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Software Patents in Europe

[Introduction | Background | Status | Further Reading]

Open Letter [2004-05-10] [2004-05-31] [2004-07-06] [2004-08-02] [2004-09-06] [2004-10-04] [2004-11-01] [2004-12-06] [2005-01-03] [2005-02-07] [2005-03-07] [2005-04-05] [2005-05-02] [2005-06-06]

Open letter to all citizens of Europe

May 10th, 2004

Dear Fellow Citizens,

Have you ever heard of internet protocol (IP) telephony? This is beautiful technology! While sitting at your PC, you click a number and the computer dials for you -- automatically! To chat to the person on the side you can use a headset plugged into your computer. To arrange a meeting with friends you can have a telephone conference with as many people as you want. Also, if you and your partners own a webcam you can also see each other. With a flatrate connection no costs are incurred.

The business opportunities are considerable: IBM expects cost reductions of 30% for professional users. The market research company Gartner expects the market volume to quadruple till 2007 (as compared to 2002). Definitely a very interesting field!

However - there is a road block called 'software patents': While Copyright law prevents competitors from selling applications (e.g. "Microsoft Word") under a different product name, software patents protect ideas and make them a creative wasteland for many years. Apple, for example holds a patent on a virtual wastepaper basket.

Given the appropriate legal framework, Apple can prohibit implementation of the idea of a 'paper basket' in any other software application, regardless of the technical solution or programming methodology and language used. Alternatively they might choose to extort licensing fees from the programmer writing the paper basket software for using the idea of a wastebasket.

Back to internet telephony. IP telephony is like an incredibly complex house of cards of ideas: how to synchronise audio and video? How to compress data such that users with low bandwidth analog modems are not excluded? All of these ideas are necessary for internet telephony to become reality.

The result of software patents: no IP telephony at all! Professor Henning Schulzrinne from Columbia University (New York) currently suggests that programmers wait another 17 years, after which the patents will have expired!

In the US there is a legal basis to enforce claims from software patents. Outside the scope of the law, the European Patent Office has been granting software patents for a number of years, which could not be enforced for lack of legal basis.

Against good reason employed at the crafting of the European system and against the will of the European Parliament, which reaffirmed the undesirability of software patents in September 2003, the European Union's Council of Ministers now seeks to force legislation similar to the US! Now - less than seven months later - the European Union's Council of Ministers and the Commission prepare to vote for the exact opposite of the parliamentarian will. What an affront to our elected parliamentary representatives!

This abuse of the basis of democracy will have severe economic consequences: despite current law the European Patent Office has already granted 30,000 software patents. How much creative and hence economic potential is blocked for decade(s) by this? How many jobs do software patents cost or prevent?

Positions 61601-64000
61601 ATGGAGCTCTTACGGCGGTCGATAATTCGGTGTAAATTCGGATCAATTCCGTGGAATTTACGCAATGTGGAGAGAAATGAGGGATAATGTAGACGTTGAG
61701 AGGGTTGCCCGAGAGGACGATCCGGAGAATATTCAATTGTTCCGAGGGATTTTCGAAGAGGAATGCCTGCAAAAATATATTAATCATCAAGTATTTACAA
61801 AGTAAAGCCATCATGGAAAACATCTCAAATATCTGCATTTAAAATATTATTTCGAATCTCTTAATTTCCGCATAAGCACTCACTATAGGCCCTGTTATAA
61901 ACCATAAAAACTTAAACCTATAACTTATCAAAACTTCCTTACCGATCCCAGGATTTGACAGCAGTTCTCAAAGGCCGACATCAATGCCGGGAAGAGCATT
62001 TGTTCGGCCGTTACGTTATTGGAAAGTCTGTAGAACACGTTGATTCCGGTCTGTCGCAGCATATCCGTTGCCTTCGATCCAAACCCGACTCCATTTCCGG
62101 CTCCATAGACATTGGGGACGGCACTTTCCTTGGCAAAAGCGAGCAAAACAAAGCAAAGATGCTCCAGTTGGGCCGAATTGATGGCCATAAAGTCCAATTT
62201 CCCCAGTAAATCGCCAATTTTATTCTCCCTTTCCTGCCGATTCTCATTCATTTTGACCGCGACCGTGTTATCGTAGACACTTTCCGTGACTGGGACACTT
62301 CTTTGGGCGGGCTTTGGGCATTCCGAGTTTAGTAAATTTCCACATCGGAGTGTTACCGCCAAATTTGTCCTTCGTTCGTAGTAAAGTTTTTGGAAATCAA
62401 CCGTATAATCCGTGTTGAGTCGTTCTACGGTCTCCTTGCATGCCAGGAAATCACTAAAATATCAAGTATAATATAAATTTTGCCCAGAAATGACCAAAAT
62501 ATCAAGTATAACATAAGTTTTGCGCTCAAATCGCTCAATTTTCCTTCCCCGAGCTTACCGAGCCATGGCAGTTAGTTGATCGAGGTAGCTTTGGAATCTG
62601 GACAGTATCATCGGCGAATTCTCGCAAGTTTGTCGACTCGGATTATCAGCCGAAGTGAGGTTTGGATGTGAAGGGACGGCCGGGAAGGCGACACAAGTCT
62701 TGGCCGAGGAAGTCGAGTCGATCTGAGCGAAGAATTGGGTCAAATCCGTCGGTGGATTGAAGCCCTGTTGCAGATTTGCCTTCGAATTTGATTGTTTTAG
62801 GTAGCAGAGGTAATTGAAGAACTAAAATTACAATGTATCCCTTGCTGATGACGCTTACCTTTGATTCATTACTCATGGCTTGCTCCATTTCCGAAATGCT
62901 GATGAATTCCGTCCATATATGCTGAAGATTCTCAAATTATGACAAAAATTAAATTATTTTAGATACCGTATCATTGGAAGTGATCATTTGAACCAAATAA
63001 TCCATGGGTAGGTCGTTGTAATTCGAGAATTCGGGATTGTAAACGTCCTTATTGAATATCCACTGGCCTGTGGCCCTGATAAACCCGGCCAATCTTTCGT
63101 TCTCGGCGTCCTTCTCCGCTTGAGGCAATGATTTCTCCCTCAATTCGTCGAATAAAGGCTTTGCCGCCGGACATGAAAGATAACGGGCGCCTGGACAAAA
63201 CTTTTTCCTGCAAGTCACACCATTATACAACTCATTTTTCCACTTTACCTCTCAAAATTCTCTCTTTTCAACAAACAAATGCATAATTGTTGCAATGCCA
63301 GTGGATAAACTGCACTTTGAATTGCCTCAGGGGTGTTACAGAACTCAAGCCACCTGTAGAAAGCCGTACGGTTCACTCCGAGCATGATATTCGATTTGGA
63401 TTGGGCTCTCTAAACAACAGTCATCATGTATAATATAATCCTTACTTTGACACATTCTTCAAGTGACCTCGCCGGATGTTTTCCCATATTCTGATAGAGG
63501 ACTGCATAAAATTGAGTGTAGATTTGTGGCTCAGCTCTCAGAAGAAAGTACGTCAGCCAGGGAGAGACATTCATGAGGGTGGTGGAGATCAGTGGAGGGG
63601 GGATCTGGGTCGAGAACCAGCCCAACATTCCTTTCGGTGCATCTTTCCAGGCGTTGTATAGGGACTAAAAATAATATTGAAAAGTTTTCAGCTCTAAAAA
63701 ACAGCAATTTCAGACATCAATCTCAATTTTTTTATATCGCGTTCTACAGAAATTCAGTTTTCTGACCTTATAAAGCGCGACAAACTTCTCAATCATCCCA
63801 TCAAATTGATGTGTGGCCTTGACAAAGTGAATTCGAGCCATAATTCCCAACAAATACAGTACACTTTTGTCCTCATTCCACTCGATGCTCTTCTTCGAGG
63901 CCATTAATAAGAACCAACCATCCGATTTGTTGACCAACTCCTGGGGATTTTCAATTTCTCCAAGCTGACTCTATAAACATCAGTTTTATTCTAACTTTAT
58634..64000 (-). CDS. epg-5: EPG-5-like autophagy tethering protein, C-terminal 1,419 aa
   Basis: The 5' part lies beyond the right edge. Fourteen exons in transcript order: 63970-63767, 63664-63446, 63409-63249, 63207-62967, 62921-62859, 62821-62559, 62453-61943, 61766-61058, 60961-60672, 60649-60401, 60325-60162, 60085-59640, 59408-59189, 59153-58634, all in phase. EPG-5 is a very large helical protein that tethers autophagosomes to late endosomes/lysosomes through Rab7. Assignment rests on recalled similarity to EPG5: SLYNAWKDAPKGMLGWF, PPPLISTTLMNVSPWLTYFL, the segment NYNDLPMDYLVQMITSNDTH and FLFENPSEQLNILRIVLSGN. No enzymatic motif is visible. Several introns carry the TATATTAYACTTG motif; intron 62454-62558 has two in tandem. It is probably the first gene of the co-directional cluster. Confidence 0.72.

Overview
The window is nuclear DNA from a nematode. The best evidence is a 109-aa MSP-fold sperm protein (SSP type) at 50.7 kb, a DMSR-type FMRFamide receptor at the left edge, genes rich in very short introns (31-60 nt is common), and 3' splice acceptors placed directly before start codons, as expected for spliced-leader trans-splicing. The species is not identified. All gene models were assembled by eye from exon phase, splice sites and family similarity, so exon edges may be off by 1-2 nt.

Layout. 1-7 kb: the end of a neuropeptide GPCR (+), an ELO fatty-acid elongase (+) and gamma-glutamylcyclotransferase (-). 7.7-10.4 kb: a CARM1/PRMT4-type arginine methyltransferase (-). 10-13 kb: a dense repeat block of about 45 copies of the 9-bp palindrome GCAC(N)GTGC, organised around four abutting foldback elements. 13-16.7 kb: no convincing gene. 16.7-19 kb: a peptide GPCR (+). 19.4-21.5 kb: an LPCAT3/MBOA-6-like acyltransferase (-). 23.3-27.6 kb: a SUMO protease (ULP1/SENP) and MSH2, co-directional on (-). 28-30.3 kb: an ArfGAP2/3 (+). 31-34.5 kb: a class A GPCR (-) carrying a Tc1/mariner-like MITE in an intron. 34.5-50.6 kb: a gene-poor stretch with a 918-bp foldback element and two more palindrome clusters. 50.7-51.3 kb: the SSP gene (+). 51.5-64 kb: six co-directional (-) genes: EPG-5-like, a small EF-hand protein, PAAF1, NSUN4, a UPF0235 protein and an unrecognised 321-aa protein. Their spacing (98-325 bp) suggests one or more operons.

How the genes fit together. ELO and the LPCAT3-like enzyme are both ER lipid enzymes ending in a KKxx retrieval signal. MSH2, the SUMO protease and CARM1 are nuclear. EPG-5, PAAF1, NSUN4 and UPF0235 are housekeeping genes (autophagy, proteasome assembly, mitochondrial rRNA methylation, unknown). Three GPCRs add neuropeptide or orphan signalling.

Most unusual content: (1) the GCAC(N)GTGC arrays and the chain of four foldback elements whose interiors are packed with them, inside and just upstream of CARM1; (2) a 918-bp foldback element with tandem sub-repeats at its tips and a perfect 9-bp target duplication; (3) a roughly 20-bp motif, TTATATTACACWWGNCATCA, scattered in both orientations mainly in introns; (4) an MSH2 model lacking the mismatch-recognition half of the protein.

Who has an interest in monopolising ideas and dealing with them? In November 2003, the CEOs of Alcatel, Ericsson, Nokia and Siemens wrote to the EU commission and have spoken in favour of software patents. Did they know what they were doing? Obviously not - especially the telephony equipment suppliers would do excellent business in IP telephony.

Obviously, patent lawyers are interested in new and complex regulation: after the European Parliament's decision the chamber of patent lawyers issued a 12-page position paper, signed by the president of the "computer software committee". From the point of view of the more than 700 patent lawyers in Munich (to these you need to add the legal personnel in companies and chambers) this effort is justified when there is a threat of losing an area of activity with the potential for growth. However, can the European economy afford to sacrifice its competitiveness in favour of these partial interests?? As long as the public discussion is dominated by patent lawyers in patent offices, lawyers in law firms, chambers, associations and ministries one gets the impression that these particular interests are the interests of the entire society.

The nuisance of the patent system in the software field has been scientifically explored by MIT, the Massachusetts Institue of Technology. In a 2003 study its researchers found out that the more software patents a company holds, the less it invests in research and development.

What happens in government, society and economy as a whole if these developments are not stopped? We bar people from being creative. We put societal development into the hands of bureaucrats bullying us for their own benefit at every turn. To use the words of the Czech President Vaclav Klaus "The EU is not about freedom and openness, but about bureaucratisation, regulation and harmonisation". If we leave this discussion to others, we may prove him right.

Dear Fellow Citizens you know us - fsfe.org and www.ffii.org - as organisations fostering freedom in the digital age (Free Software) and public information goods.

We will continue doing that work.

Software patents will enslave all software, including Free Software. So in consequence this might be much more: the enslavement of society as a whole by the patent establishment. Therefore we ask you for support in our struggle for freedom in Europe! You can do this by:

With kind regards,

Georg Greve
Free Software Foundation Europe
Hartmut Pilch
Foundation for a Free Informational Infrastructure